Updated: October 2019
ESBG believes that the new measures should not force banks to get rid of their NPLs. In particular, we advocate
ESBG believes that the new Accelerated Extrajudicial Collateral Enforcement (AECE) mechanism should not
negatively impact the functioning of national systems for collateral enforcement.
The introduction of measures to develop
secondary markets for NPLs might have the
unintended effect to push banks too hard to get
rid of their NPLs stock. These deteriorated loans
might end up being sold for a price lower than
their real economic value (the so called “fire-sale”),
but also this would deprive banks of the
opportunity to make these loans performing
New MEPs and the Commission should continue
their good work in making the financial sector
more stable and safe, but they should also keep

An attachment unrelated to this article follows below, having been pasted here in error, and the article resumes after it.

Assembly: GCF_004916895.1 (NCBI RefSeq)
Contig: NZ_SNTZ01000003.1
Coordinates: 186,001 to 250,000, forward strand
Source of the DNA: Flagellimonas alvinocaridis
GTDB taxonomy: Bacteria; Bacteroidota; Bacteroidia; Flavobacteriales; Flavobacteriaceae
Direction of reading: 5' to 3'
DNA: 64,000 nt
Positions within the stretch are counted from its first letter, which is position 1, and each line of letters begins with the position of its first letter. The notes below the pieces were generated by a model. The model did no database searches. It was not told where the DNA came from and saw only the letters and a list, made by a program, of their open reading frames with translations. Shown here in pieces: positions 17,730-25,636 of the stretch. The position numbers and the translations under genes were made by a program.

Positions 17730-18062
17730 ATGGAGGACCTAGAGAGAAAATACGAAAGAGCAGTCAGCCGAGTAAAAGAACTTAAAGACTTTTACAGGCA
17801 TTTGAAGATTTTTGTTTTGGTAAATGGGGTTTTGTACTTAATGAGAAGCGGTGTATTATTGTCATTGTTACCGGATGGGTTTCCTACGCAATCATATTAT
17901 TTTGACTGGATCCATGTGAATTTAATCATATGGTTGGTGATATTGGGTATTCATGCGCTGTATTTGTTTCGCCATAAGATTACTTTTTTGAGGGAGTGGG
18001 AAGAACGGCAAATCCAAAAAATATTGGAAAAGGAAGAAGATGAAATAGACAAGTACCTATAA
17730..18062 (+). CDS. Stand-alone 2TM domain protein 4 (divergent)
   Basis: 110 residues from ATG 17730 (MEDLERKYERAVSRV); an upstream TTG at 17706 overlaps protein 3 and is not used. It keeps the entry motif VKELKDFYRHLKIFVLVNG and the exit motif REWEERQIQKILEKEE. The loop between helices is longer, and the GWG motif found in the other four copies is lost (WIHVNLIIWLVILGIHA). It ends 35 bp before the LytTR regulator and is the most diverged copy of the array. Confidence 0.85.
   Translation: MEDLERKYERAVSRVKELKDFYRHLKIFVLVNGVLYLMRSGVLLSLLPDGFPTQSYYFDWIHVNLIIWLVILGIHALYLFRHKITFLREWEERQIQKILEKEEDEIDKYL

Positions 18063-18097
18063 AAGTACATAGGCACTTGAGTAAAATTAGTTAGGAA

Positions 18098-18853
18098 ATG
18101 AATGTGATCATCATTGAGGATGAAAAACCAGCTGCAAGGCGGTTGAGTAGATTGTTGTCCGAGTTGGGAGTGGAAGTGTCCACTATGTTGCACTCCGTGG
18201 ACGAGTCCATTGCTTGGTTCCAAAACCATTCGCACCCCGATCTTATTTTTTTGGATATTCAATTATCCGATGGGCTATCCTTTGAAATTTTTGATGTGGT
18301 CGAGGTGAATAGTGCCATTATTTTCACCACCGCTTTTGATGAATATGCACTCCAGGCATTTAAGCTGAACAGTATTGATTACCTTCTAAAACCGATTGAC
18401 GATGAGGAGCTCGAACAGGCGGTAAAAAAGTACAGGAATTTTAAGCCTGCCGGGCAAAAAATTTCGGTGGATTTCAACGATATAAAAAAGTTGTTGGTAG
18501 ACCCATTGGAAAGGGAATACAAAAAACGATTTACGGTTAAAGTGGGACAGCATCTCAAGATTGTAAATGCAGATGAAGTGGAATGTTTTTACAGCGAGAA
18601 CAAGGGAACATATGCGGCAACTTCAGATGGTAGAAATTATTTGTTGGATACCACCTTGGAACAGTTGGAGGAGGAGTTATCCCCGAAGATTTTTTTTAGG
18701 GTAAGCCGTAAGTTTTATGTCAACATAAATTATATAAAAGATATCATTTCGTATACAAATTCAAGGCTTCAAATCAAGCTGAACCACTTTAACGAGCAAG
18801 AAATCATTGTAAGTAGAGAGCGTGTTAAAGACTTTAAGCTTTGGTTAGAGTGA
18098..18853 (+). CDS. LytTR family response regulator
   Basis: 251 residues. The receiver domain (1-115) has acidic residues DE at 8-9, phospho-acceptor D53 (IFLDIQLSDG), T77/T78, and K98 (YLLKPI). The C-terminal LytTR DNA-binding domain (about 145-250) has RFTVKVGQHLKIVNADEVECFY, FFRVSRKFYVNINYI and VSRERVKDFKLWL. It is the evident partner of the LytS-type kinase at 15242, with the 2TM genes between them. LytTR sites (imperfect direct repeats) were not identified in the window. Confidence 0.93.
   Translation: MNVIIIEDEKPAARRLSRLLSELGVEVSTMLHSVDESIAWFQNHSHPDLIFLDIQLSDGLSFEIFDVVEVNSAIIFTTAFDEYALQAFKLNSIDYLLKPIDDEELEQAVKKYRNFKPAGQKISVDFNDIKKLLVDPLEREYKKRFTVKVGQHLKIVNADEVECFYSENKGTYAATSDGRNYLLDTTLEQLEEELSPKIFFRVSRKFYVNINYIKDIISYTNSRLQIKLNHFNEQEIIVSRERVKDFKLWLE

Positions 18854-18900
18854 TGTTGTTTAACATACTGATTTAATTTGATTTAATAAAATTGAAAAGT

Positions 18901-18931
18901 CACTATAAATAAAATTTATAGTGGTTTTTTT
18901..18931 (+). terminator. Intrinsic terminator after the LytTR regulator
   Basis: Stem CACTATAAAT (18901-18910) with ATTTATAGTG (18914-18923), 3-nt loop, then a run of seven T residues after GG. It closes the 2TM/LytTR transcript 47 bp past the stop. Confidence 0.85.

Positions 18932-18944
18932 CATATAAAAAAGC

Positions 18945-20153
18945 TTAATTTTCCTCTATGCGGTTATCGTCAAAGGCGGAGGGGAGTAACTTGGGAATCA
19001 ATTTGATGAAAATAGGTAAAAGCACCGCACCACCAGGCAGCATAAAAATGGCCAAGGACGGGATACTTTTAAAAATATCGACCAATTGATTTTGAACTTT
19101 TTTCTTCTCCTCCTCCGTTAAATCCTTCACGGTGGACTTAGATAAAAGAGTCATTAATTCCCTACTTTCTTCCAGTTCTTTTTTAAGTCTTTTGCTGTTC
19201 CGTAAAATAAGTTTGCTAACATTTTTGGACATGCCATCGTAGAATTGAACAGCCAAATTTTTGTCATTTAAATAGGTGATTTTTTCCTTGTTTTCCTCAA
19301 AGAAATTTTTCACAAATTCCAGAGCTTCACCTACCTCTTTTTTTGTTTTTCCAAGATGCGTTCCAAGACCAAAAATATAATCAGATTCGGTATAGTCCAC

in mind economic growth and easing the
conditions for lending to the real economy when
designing new prudential requirements.
In March 2018, the Commission proposed an ambitious and comprehensive package of measures to tackle
Non-Performing Loans (NPLs) in Europe, which included:
The Regulation on the statutory prudential backstop has been published in the Official Journal of the EU on
25 April 2019. On the other hand, the Directive on secondary markets is going to be dealt with by the new
European Parliament since an agreement in ECON couldn’t be reached.